While everyone is crying over lost Government spending revenues, the generics are gearing up for increased growth. That said I think investors need to be a bit discerning here because the sector is a mixed bag. The four big names always quoted are Teva Pharmaceutical, Mylan Inc $MYL , Watson Pharma $WPI and Sandoz (Novartis).  I’ve held Watson and Mylan this year. I sold out of both because they hit my price targets but I think Watson deserves a closer look now that earnings have been exceeding expectations. It is a huge cash flow generator. As for Mylan, my opinion is that it is a good company but it warrants a decent margin of safety. The management is excited about its opportunities to get a generic version of Advair (Asthma) onto the market and is baking in some assumptions into its earnings targets.

I’m not so sure. I hold a position in a cash rich, program heavy, small cap UK pulmonary drug delivery company called Vectura which is widely believed to be developing a generic version of Advair in its VR315 program. Vectura are developing VR315 with Sandoz in Europe and analysts see it being in the European market in 2013-14.  However, in the US, Sandoz returned the rights to Vectura in 2010 and, this should be seen as a warning that the regulatory and competitive environment is likely to be tough in the US.  Vectura has subsequently agreed another partnership with a US pharma co for VR315 in the States but Sandoz really was the ideal partner. Analysts expect a 2015-16 launch but I’ve seen estimations for probability for this as low as 19%. The fact that Sandoz walked away from VR315 in the US suggests it wasn’t that confident about getting approval.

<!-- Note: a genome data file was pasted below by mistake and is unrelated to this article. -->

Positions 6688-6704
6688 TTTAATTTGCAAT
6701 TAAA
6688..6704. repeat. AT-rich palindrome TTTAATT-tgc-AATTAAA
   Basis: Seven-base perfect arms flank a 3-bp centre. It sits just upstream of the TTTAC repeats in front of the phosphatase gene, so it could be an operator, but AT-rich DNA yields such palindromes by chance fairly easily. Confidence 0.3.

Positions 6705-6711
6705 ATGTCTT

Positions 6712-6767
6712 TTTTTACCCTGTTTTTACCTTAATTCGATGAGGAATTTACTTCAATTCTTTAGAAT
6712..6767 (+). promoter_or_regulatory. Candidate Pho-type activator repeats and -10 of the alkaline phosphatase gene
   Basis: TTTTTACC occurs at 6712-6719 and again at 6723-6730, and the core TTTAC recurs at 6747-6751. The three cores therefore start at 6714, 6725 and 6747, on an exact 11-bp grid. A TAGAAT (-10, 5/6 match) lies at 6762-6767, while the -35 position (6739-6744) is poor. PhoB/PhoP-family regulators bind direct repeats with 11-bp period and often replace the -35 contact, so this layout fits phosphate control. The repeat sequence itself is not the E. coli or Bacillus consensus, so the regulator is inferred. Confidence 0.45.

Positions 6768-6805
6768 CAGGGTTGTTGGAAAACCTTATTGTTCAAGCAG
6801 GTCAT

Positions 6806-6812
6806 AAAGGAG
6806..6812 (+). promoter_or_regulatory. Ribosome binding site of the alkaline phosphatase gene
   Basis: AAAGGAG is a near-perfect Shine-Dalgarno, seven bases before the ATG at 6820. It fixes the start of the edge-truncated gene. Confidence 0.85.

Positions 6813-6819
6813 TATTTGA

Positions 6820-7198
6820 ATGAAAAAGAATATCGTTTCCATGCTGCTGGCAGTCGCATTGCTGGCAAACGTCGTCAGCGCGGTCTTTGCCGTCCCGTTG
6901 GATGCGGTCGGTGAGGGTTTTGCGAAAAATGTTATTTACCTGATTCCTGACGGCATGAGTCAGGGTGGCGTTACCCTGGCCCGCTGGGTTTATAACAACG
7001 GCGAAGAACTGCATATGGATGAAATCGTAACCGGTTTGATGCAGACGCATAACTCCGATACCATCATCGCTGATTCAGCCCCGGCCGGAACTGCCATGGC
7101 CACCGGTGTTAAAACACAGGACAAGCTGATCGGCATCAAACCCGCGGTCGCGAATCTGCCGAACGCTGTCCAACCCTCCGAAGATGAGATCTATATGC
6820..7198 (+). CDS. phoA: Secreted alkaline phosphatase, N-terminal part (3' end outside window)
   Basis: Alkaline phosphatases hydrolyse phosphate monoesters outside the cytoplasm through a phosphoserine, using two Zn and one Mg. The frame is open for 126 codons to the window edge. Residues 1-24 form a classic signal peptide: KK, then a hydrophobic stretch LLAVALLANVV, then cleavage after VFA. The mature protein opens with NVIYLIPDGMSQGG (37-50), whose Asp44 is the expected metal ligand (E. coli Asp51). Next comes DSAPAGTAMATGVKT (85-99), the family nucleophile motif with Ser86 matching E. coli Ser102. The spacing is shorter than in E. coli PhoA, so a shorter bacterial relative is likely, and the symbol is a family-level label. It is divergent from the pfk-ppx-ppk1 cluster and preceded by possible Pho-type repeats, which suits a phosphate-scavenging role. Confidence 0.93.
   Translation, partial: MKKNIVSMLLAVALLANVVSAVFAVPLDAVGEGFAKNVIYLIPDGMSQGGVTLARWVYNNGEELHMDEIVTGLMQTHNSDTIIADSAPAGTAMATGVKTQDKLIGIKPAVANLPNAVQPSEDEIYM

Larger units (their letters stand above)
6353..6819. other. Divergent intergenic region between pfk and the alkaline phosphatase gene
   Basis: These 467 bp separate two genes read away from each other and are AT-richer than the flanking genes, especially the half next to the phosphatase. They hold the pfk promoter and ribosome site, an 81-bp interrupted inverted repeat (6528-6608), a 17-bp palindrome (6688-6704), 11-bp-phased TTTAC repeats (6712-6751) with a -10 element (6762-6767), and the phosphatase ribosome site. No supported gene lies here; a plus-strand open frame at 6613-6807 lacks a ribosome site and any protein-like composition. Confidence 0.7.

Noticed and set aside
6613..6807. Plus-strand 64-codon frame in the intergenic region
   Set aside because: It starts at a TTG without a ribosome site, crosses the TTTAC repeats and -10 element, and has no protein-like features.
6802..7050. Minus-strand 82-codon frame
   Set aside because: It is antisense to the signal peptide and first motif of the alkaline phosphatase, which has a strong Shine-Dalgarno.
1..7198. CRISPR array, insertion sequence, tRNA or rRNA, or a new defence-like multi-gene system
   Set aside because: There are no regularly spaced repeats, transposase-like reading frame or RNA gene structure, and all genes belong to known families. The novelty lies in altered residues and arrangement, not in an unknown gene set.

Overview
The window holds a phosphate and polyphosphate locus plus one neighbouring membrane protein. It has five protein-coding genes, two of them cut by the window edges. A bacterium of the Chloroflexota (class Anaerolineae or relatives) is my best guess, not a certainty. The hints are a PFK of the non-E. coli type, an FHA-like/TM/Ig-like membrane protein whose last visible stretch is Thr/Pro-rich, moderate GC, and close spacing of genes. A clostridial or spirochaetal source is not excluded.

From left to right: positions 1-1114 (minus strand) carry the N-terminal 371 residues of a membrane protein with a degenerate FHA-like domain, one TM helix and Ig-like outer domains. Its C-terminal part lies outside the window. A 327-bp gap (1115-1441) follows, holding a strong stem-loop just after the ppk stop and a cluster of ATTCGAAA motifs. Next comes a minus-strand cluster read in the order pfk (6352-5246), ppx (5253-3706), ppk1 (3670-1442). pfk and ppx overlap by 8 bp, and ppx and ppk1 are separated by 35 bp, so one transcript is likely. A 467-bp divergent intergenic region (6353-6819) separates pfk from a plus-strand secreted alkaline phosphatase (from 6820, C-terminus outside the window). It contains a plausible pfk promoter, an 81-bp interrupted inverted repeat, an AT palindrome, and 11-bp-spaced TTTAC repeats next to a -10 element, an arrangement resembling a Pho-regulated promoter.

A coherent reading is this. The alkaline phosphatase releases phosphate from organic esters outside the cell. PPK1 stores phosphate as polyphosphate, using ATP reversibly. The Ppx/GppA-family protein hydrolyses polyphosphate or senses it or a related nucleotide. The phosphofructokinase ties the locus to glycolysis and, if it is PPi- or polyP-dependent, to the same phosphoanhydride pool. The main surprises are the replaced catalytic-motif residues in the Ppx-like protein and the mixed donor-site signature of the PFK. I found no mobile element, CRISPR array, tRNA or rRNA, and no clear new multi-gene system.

Investors willing to look at European small caps might also look at Germany company Morphosys which is cash rich, has a strong partnered program and offers growth prospects through helping pharma reduce development costs..

Specialty Pharma and an Acquisition Target

Within specialty pharma I like Valeant Pharmaceuticals $VRX and Endo Heath Solutions $ENDO The market loved the proposed takeover of Medicis because it increased its exposure to dermatology and aesthetics, two segments of health care that are not exposed to public sector cutbacks. In fact, Valeant’s product portfolio mainly involves neurology, dermatology and ophthalmic along with a whole host of consumer and generic brands. The usual criticism of Valeant is that it is mainly acquisition led growth which tends to unravel at some point and the company is building up debt. However, what else should a company be doing with low interest rates? Furthermore, the company is forecasting $1.4bn in adjusted operating cash flow for this year. With a current market cap of around $18bn, the acquisitions are not stretching the balance sheet in my opinion.

The last stock worthy of a mention is Vertex Pharmaceuticals $VRTX. The unique thing about this company is its pipeline and its market cap of $11bn places it firmly in the camp of mid-cap names that would give a big pharma company immediate growth. Moreover its strength in cystic fibrosis and Hepatitis C will allow a large company to add a product to its own stable of treatments with these indications.